new-york

Lothar Baumgarten

Whitney Museum of American Art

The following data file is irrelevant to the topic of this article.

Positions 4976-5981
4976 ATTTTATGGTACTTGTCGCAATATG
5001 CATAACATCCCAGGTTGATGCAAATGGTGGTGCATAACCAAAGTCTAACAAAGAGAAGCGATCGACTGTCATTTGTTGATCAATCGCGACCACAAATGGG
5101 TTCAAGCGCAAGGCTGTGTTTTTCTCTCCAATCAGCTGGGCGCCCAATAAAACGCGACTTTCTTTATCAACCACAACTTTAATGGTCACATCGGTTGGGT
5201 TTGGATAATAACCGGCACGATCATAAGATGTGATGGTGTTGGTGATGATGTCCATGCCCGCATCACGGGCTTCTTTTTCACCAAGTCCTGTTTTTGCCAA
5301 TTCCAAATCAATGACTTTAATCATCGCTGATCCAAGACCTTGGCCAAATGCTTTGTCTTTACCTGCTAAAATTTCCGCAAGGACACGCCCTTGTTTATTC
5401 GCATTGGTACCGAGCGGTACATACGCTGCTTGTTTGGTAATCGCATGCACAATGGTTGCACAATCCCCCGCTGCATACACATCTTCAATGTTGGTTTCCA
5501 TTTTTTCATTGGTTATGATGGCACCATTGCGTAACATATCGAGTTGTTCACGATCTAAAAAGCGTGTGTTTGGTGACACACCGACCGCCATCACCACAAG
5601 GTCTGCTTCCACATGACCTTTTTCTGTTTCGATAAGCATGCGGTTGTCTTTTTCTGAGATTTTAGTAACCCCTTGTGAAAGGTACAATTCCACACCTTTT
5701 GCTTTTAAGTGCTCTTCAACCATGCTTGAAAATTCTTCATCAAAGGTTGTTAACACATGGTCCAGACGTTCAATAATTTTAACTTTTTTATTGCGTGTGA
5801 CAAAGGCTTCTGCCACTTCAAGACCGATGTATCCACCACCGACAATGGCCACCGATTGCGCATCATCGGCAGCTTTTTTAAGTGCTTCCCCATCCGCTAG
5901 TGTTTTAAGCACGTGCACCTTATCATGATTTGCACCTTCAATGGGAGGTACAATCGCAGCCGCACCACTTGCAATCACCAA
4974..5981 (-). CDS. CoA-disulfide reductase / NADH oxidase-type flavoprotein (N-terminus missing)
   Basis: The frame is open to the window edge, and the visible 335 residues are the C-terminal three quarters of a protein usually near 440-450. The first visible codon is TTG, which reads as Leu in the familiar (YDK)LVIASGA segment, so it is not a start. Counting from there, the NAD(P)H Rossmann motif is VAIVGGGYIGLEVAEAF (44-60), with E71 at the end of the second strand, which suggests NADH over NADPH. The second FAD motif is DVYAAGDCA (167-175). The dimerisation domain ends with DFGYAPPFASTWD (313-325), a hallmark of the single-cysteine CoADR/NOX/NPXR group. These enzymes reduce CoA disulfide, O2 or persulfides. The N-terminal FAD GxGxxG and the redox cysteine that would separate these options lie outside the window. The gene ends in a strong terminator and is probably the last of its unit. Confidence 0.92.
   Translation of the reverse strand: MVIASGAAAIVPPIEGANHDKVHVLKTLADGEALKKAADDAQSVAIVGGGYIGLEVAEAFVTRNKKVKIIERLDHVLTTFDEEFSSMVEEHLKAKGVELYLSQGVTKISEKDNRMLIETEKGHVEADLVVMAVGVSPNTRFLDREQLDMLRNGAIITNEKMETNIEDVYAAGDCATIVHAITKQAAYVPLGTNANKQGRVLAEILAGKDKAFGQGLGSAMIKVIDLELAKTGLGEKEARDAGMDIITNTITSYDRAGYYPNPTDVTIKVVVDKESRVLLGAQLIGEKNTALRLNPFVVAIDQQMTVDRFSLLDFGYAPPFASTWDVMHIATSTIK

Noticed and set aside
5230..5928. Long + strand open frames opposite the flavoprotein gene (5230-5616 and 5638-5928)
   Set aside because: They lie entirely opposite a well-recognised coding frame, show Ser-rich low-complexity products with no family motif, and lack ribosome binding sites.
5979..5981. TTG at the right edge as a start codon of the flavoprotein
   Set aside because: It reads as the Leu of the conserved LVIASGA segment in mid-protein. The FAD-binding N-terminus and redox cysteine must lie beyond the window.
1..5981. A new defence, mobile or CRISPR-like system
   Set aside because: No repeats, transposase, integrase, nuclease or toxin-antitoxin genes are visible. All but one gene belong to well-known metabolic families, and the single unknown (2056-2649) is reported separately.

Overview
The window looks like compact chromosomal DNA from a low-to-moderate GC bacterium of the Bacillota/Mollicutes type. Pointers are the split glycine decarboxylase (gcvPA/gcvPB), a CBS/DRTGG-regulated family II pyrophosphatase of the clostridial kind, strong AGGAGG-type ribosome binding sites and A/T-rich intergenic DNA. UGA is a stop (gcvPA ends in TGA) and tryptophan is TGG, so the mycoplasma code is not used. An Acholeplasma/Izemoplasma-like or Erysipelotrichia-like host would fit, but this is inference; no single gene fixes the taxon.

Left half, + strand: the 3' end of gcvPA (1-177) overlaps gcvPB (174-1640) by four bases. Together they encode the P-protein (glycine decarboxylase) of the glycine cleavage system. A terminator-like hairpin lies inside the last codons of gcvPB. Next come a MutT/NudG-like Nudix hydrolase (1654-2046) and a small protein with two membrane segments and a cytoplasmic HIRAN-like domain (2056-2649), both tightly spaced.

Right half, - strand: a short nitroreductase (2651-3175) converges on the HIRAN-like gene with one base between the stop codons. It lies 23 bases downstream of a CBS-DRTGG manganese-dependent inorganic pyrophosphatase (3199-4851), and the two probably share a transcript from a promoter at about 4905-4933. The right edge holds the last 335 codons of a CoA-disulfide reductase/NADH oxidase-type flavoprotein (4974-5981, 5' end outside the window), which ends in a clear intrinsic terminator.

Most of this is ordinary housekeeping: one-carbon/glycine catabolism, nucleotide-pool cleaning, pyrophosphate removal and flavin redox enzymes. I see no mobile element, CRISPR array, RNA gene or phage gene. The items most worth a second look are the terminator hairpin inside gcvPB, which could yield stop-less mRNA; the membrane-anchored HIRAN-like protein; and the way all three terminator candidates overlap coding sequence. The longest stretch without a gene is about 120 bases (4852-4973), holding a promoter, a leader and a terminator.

“Ambivalent.” The word flashes briefly on-screen toward the end of Lothar Baumgarten’s 1973–77 film The Origin of the Night: Amazon Cosmos, a lush, ninety-eight-minute meditation on the rain forest inspired by a Tupi myth about the division of night and day. Although active since the early ’70s, the German-born Baumgarten is best known in the United States for his 1993 Guggenheim exhibition in which a stately procession of names of indigenous North American peoples (Inuit, Iroquois, Huron, Crow . . . ) was printed directly on the inner curves of Frank Lloyd Wright’s famous rotunda. As critic Craig Owens noted, a penchant for proper nouns forms a unifying thread in Baumgarten’s materially disparate oeuvre, which encompasses installation, slide projection, photography, sculpture, and text. Indeed, The Origin of the Night opens with a sequence of fifty-two names of tropical animals and plants.

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